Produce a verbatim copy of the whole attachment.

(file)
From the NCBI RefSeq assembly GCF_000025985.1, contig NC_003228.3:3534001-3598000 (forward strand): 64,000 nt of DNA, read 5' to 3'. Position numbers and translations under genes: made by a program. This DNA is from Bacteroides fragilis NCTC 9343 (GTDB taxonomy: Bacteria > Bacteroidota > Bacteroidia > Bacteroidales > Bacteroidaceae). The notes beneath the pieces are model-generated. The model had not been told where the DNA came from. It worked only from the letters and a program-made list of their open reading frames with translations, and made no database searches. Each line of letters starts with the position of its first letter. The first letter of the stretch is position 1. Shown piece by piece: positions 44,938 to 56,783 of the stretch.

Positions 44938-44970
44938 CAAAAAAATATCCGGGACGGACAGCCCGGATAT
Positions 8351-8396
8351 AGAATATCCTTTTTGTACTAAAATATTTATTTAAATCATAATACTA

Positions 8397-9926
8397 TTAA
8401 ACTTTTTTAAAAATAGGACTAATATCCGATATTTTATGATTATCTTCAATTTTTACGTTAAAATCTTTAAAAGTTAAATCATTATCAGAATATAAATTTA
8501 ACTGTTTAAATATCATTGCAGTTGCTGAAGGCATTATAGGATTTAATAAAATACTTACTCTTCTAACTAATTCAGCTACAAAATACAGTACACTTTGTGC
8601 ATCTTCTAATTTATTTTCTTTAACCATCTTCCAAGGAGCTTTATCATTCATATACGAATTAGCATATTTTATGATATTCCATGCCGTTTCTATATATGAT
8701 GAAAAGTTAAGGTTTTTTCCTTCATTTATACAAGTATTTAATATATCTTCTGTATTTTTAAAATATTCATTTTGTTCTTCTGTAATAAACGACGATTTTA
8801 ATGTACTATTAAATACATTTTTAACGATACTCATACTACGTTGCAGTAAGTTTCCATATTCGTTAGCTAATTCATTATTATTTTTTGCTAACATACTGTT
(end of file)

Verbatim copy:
From the NCBI RefSeq assembly GCF_000025985.1, contig NC_003228.3:3534001-3598000 (forward strand): 64,000 nt of DNA, read 5' to 3'. Position numbers and translations under genes: made by a program. This DNA is from Bacteroides fragilis NCTC 9343 (GTDB taxonomy: Bacteria > Bacteroidota > Bacteroidia > Bacteroidales > Bacteroidaceae). The notes beneath the pieces are model-generated. The model had not been told where the DNA came from. It worked only from the letters and a program-made list of their open reading frames with translations, and made no database searches. Each line of letters starts with the position of its first letter. The first letter of the stretch is position 1. Shown piece by piece: positions 44,938 to 56,783 of the stretch.

Positions 44938-44970
44938 CAAAAAAATATCCGGGACGGACAGCCCGGATAT
Positions 8351-8396
8351 AGAATATCCTTTTTGTACTAAAATATTTATTTAAATCATAATACTA

Positions 8397-9926
8397 TTAA
8401 ACTTTTTTAAAAATAGGACTAATATCCGATATTTTATGATTATCTTCAATTTTTACGTTAAAATCTTTAAAAGTTAAATCATTATCAGAATATAAATTTA
8501 ACTGTTTAAATATCATTGCAGTTGCTGAAGGCATTATAGGATTTAATAAAATACTTACTCTTCTAACTAATTCAGCTACAAAATACAGTACACTTTGTGC
8601 ATCTTCTAATTTATTTTCTTTAACCATCTTCCAAGGAGCTTTATCATTCATATACGAATTAGCATATTTTATGATATTCCATGCCGTTTCTATATATGAT
8701 GAAAAGTTAAGGTTTTTTCCTTCATTTATACAAGTATTTAATATATCTTCTGTATTTTTAAAATATTCATTTTGTTCTTCTGTAATAAACGACGATTTTA
8801 ATGTACTATTAAATACATTTTTAACGATACTCATACTACGTTGCAGTAAGTTTCCATATTCGTTAGCTAATTCATTATTATTTTTTGCTAACATACTGTT